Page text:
Letter to Card. Renato Raffaele Martino, on the occasion of the special Conference for the commemoration of the 40th anniversary of the pastoral Constitution of the Second Vatican Council "Gaudium et spes" (March 15, 2005)
MESSAGE OF JOHN PAUL II
TO THE PARTICIPANTS IN THE MEETING
ON THE 40th ANNIVERSARY
OF THE PASTORAL CONSTITUTION "GAUDIUM ET SPES"
To my Venerable Brother Cardinal Renato Raffaele Martino
President of the Pontifical Council for Justice and Peace
1. The Pontifical Council for Justice and Peace has sponsored, jointly with other international academic institutions and with a timely initiative, a special Conference to commemorate the 40th anniversary of the Pastoral Constitution of the Second Vatican Council on the Church in the Modern World. The symposium has a dynamic theme: "The call to justice. The legacy of Gaudium et Spes 40 years later".
As I offer my cordial greeting to you, Venerable Brother, and to all those who are taking part in the Meeting, I cannot but emphasize the special importance of this event for the Pontifical Council for Justice and Peace: indeed, the Council was established at the express request of the Council Fathers, formulated in the Document itself (cf. Gaudium et Spes, n. 90). In these years, the Pontifical Council has played an important role in deepening and developing the Conciliar teachings on justice and peace and well deserves the gratitude of the entire Ecclesial Community.
2. The theme presented at the Symposium, "The call to justice", draws attention to the challenge that the Church constantly faces, committed as she is to reminding every believer of the need to interpret social realities in the light of the Gospel (cf. Compendium of the Social Doctrine of the Church, n. 62). Sometimes, the great advances in science and technology can actually lead to a forgetfulness of the fundamental issues of justice, despite the common aspiration to greater solidarity between peoples and a more human structuring of social relations (cf. Gaudium et Spes, n. 63; Compendium of the Social Doctrine of the Church, nn. 213-214).
The sad continuation of armed conflicts and the recurring manifestations of violence in so many parts of the world serve to show the necessity for the inseparable relationship between justice and peace, in accordance with the fundamental teaching proposed with courageous clarity in Gaudium et Spes (cf. n. 78). In this regard, I would like once again to reaffirm that peace is the work of justice: indeed, it is born from that order on which the Divine Founder himself wanted to build human society. Therefore, how can we not approve and encourage those men and women of good will who spare no efforts to create conditions of greater justice in the world? (cf. Compendium of the Social Doctrine of the Church, nn. 495, 498). Indeed, a true peace on earth entails the firm determination to respect others, individuals and peoples, in their dignity, and constant willingness to increase brotherly solidarity between the members of the human family (cf. Compendium of the Social Doctrine of the Church, n. 194).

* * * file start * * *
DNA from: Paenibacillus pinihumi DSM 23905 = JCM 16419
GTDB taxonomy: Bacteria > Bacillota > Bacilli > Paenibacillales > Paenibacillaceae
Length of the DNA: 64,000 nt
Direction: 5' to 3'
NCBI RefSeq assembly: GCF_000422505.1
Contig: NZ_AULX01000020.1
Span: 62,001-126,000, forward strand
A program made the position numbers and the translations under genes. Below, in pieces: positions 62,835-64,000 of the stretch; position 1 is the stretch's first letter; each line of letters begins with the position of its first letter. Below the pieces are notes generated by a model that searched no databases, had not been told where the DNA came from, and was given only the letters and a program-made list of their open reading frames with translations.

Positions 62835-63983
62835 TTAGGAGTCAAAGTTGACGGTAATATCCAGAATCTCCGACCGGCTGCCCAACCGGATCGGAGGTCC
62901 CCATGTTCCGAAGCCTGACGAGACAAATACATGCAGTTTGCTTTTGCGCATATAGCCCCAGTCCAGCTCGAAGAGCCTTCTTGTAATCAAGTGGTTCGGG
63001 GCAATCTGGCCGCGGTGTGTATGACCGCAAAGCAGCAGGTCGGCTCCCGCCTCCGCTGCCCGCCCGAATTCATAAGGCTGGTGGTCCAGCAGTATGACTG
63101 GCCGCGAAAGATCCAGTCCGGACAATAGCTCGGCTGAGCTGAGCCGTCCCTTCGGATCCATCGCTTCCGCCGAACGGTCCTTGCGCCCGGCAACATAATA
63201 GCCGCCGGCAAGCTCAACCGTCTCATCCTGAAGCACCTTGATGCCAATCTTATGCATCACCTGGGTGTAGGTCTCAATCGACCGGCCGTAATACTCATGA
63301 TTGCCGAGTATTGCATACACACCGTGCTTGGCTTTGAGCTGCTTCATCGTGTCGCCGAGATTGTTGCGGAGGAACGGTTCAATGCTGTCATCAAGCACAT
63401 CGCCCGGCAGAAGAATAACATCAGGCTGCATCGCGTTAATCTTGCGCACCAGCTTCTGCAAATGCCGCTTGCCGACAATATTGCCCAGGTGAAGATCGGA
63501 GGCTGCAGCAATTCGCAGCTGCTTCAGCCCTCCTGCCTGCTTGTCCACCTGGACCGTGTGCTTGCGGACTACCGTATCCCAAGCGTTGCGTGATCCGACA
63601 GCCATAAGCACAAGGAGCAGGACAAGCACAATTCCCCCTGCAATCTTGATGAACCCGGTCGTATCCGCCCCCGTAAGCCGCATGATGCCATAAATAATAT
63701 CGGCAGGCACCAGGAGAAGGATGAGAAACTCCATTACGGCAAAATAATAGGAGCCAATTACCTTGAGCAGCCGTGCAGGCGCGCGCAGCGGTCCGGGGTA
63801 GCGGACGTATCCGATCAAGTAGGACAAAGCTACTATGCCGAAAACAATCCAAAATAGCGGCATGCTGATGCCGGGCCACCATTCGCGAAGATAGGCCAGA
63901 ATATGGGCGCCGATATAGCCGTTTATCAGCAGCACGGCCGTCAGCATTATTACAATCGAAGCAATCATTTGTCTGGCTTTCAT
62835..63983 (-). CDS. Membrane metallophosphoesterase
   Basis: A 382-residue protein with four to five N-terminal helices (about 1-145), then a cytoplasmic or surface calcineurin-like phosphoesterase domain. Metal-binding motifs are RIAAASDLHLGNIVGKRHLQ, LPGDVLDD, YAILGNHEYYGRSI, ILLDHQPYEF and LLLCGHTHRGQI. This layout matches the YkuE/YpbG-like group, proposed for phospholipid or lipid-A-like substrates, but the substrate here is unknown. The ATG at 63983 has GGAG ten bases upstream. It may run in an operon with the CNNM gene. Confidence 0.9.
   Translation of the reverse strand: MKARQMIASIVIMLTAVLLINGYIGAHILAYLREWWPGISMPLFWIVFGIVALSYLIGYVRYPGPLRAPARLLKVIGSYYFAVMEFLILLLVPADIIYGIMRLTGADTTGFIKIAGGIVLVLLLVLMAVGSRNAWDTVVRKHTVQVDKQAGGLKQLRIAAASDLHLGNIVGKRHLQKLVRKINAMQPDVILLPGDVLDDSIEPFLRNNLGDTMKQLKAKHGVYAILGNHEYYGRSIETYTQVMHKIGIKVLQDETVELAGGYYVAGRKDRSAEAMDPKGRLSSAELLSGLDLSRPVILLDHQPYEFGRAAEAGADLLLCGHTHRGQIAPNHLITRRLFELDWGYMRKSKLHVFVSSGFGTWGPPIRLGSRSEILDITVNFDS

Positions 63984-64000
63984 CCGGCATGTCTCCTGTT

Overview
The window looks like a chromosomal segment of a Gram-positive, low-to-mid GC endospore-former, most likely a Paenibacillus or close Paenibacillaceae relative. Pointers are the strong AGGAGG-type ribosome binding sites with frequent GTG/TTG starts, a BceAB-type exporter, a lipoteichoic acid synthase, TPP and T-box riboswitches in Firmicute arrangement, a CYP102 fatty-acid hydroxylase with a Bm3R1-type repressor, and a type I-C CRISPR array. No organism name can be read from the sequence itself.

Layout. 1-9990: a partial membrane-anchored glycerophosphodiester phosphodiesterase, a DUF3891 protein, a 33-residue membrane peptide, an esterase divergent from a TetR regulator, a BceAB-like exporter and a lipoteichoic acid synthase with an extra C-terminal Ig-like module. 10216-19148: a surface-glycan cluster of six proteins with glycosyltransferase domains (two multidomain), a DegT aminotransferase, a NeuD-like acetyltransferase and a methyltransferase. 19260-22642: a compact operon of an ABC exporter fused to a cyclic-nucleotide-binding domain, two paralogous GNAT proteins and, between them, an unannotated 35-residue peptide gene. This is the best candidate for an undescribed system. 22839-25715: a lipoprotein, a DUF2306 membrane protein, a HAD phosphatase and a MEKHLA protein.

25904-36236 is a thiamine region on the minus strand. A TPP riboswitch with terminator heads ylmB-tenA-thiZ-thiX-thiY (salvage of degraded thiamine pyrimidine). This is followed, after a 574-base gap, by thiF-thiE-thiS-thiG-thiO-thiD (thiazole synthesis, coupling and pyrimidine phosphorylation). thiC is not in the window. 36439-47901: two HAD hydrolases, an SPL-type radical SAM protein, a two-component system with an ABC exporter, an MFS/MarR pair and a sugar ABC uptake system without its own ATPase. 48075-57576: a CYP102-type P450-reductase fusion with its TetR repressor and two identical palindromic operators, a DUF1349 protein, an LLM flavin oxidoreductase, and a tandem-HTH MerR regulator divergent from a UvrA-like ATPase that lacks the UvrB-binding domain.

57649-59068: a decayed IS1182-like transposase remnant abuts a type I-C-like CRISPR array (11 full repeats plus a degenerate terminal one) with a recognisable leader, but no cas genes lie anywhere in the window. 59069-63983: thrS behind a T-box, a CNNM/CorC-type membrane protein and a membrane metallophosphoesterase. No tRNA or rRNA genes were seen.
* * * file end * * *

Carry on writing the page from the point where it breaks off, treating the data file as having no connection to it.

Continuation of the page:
3. Gaudium et Spes does not reduce its teaching to this: in this Constitution the Council maintains that peace is "also the fruit of love, for love goes beyond what justice can ensure.... Therefore, all Christians are earnestly to speak the truth in love (cf. Eph 4: 15) and join with all peace-loving men in pleading for peace and trying to bring it about" (Gaudium et Spes, n. 78).
To say it in other words: the theme of justice does not exhaust the social doctrine of the Church. The virtue of love that leads to forgiveness and reconciliation and motivates Christian commitment to justice must never be forgotten. It nevertheless remains unquestionable that the topic of justice is the basis for "the right ordering of human society" (ibid., n. 78).
4. I have made Cardinal Angelo Sodano, my Secretary of State, responsible for expressing these thoughts and for conveying to you, Venerable Brother, and to all the participants at this Conference, my appreciation of the noble intentions at the root of this Meeting which is taking place on the important Conciliar Document.
With these sentiments I invoke upon all those who are taking part in the Symposium the guidance and illumination of the Holy Spirit. I am certain that the work of these days will help to make clear that: "With the passing of the years, the Council Documents have lost nothing of their value or brilliance" (Novo Millennio Ineunte, n. 57).
As I entrust the sponsors, speakers and participants to the motherly protection of the Blessed Virgin Mary, with affection I send you all my Apostolic Blessing as a pledge of joy and peace in the Lord.
From the Vatican, 15 March 2005
JOHN PAUL II